All assessments, whether online or in person, on computer or on paper, must have high standards when it comes to generating accurate information in order to measure knowledge, learning and learning methods. To achieve this goal, every on-line assessment should go through a standard creation process to ensure quality and consistency.
Here is a basic outline of what that process should look like to serve as a basic starting point. Of course, it should be tweaked and adjusted to meet any educator’s or certifier’s particular needs depending on curriculum, age and skill levels, teaching philosophies, and so on.
Step 1: Determine Criteria and Standards
Creating an effective assessment requires proper planning, and good planning is often the most difficult part of creating an assessment. For creating online assessments, planning activities make up several steps of the process.
The first planning step is to ask and answer key questions. What do students need to know? What methods are appropriate for the subject matter? How will assessment results be used? Do any standards or regulations apply to the assessment? Even if adherence to standards isn’t required, reviewing and understanding established standards can help ensure best practices are consistently employed.
Like planning for any activity, this step probably requires brainstorming sessions, research and note-taking, reviewing published/personal materials, and using graphical tools like mind maps. Once you have a good feel for what the assessment is about, you can start planning the assessment itself.
Step 2: Determine Times or Periods for Assessment
Following up on Step 1, once goals and criteria are established the next step is to decide the best times to use an assessment or what an appropriate assessment period would be. Once they are placed online it is easy to use an assessment, but there is a fine line to walk here. The more data and measurements that are available, the clearer the assessment picture can be. On the other hand, overly frequent assessments cause students to devalue them. They start to feel pointless and a waste of time. You may gain lots of data, but the accuracy or meaningfulness of the information may be questionable. Make the most of how easy online assessments are to give, but don’t overdo it to the point where they start to lose meaning.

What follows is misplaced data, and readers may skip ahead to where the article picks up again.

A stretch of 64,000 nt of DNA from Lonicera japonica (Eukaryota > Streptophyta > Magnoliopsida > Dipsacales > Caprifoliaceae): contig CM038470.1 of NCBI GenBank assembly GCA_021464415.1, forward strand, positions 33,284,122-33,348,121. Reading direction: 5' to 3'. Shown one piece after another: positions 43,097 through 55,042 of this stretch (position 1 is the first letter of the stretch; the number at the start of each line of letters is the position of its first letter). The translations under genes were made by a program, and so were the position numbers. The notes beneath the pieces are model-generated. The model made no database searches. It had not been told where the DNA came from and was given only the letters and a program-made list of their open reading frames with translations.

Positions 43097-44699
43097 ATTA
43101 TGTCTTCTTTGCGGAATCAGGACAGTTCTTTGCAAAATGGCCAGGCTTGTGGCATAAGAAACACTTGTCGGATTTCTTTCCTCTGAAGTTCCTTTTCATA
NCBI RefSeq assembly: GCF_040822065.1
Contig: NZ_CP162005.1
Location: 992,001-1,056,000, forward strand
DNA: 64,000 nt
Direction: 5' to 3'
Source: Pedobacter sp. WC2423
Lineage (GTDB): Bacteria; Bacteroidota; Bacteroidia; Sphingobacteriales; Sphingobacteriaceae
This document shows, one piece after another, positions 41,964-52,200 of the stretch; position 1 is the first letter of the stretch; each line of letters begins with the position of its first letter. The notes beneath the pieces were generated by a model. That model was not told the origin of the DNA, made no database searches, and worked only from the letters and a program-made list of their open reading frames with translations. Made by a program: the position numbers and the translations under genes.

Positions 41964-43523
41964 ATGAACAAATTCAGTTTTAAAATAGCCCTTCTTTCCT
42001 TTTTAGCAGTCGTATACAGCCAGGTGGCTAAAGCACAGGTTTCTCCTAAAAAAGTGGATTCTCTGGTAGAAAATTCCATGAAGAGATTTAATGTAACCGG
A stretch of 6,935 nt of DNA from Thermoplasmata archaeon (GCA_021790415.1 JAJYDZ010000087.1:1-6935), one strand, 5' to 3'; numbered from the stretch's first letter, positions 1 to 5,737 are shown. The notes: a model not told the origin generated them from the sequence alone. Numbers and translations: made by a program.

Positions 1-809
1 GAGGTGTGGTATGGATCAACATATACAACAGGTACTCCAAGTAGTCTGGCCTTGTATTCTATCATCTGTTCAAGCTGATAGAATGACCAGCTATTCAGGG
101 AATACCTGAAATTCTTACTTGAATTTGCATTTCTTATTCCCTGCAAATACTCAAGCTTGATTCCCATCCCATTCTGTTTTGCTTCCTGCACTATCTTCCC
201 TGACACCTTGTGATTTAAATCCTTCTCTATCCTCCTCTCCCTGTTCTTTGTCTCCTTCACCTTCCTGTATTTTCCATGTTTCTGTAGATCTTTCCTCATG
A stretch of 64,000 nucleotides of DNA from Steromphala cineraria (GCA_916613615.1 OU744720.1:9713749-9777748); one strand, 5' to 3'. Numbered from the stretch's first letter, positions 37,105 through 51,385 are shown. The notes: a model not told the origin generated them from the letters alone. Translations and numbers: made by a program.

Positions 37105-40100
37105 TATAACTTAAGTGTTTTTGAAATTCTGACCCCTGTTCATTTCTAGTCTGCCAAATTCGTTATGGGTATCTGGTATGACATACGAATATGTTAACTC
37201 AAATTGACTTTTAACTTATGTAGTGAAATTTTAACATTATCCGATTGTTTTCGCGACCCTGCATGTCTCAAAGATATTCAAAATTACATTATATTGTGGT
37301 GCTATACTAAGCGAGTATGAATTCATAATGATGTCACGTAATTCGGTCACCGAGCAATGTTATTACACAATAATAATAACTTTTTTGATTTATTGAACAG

Step 3: Determine Assessment Methods
With goals and assessment periods in place, design the assessment by creating questions or inquires that will assess knowledge and understanding. Try to use the simplest form appropriate to achieve the assessment goal. Sometimes a true-false questions fits perfectly to test knowledge, so don’t automatically avoid the simple approach because it seems too easy. On the other hand, don’t avoid using more complex methods just because a true-false or a multiple choice approach is easier to implement with most online exam software.
Ask the kind of question that best meets the goals established in the plan, whether that requires a true-false question or a short description.
Step 4: Create a Criteria Rubric
Rubrics define what is expected from a student in the assessment, as well as establishes performance levels (i.e. excellent, competent, needs improvement). The basic pattern of rubrics is to establish dimensions for task or criteria. These could include dimensions like knowledge or application or it could assess various dimensions of the task like research and communication. Then for every dimension create a performance scale and associated criteria. For example, the scale for each dimensions may be 1 through 5, with each level’s standard clearly defined, such as a 5 for the research dimension defined as, “Demonstrates excellence at finding and integrating appropriate materials.”
A clearly defined rubric makes evaluating results more consistent, and it is often a necessary component if evaluation has automated elements that are common in computer based assessments.
Step 5: Implement and Check
Now that goals, timing, questions, and rubrics are clearly defined, create the actual assessment using the available assessment software. Every program works differently in how it is used to create, implement, and evaluate the assessment, so every educator, instructor, or evaluator has to know how to use their particular assessment software to achieve assessment goals.
One critical part of implementing an online assessment, especially if it has significant stakes, is testing and verifying the assessment. This can involve things like test or pilot runs with staff or with third party subjects (like a different class). Verify the user experience works as expected. Don’t just assume everything works as it should from the user perspective.
Using an online assessment tools share much in common with more traditional methods, but to take full advantage and benefit from this important new tool also requires a fresh, innovative outlook as well. Following this basic process will put you on the path to creating accurate and productive on-line assessments.